The services offered by apps like Pulse belong to the bigger trend of personalization of everything, from news and fashion choices, to playlists and images. Personalized news search creates, what Geert Lovink describes as “’echo chambers‘, where groups of like-minded individuals, consciously or not, avoid debate with their cultural or political adversaries”. Filtering news gives a feeling of control over unnecessary information overload, while in fact it limits our access to diversity of opinions, beliefs and viewpoints.

Apps like Pulse, especially when used on a tablet, also result in incidental news reading. PEW Research Center’s study on news reading on the tablet shows that nearly 88% of those who read long articles ended up reading articles they were not initially seeking out.

The age of information overload also poses many challenges for journalists. Because online readers desperately try to filter an enormous number of news posts, articles, and information provided through social media, journalists have to additionally struggle for their attention. The story has to- literally- make headlines on the website, social media and news apps. If an article is not well integrated with these platforms, it might never even reach the readers that it was supposed to reach. It will simply be lost in the landfill of online content.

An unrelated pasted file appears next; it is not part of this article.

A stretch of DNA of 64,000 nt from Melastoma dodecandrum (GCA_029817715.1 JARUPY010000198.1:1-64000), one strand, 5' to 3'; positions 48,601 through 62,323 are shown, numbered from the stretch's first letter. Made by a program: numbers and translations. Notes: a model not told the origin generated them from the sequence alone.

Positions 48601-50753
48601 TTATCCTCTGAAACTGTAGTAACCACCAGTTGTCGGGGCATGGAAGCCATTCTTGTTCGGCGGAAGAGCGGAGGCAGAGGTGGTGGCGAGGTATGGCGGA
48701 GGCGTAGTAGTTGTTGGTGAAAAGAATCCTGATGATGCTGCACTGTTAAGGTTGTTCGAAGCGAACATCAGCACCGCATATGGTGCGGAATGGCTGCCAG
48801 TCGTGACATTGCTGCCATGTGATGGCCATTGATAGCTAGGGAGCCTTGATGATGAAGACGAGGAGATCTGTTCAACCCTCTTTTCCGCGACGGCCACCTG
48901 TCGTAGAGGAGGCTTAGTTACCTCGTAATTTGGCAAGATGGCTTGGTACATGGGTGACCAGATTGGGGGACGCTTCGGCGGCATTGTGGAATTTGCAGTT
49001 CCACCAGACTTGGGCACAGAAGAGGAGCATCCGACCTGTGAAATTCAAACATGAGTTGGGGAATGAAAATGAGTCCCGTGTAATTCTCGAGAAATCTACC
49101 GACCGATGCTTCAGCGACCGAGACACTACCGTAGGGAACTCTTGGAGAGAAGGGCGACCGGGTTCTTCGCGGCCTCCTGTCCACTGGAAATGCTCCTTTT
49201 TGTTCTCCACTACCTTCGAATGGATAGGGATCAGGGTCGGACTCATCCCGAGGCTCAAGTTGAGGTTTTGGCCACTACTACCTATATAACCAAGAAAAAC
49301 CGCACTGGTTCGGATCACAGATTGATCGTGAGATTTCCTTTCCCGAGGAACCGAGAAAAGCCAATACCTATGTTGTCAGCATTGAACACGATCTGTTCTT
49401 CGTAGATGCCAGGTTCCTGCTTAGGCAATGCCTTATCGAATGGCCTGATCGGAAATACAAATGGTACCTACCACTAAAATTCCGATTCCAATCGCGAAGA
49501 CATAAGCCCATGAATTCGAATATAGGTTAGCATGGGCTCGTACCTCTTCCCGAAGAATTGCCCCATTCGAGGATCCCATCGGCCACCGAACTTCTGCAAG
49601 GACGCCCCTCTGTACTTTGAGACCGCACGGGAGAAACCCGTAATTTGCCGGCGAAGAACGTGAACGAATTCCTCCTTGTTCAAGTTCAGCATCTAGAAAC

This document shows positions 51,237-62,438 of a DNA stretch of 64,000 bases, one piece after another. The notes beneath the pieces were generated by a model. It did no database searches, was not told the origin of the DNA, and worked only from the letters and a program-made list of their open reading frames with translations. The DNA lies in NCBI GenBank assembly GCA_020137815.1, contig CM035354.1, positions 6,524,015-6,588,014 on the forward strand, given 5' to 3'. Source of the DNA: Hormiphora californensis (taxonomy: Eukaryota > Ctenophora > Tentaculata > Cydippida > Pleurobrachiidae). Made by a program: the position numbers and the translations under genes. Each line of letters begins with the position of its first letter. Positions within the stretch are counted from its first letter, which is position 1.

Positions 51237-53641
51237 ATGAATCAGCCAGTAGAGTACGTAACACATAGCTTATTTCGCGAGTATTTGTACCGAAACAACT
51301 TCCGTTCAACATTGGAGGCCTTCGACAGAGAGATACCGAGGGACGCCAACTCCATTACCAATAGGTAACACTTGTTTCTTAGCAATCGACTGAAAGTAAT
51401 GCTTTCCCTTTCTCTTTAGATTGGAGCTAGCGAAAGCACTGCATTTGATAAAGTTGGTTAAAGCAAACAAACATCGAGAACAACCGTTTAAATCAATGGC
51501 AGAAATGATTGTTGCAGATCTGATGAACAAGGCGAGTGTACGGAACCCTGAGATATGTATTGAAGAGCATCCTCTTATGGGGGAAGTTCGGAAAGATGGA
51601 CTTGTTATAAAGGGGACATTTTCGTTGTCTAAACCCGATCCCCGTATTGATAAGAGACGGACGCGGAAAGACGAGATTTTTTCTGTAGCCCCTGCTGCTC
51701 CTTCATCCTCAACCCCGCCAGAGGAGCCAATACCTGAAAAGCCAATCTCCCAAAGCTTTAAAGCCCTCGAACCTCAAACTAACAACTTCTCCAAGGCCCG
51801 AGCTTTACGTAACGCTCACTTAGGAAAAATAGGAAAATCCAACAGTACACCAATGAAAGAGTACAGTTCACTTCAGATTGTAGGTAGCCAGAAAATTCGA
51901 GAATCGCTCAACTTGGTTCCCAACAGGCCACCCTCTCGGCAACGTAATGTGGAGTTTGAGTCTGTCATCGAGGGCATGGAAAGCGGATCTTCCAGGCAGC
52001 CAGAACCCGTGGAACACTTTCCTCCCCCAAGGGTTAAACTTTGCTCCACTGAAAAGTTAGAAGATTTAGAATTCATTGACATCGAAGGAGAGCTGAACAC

References:

Lovink, G. (2011) Networks without a Cause. A Critique of Social Media, Polity Press, Cambridge.

Mitchell, A., Christian. L.,  Rosenstiel, T. (2011) The Tablet Revolution and What it Means for the Future of News, Pew Research Center’s Project for Excellence in Journalism, Washington, D.C.

Simon, D. (October 2010), With surprise boost from Steve Jobs, news app is a hit, CNN website, revived on 29.09.2012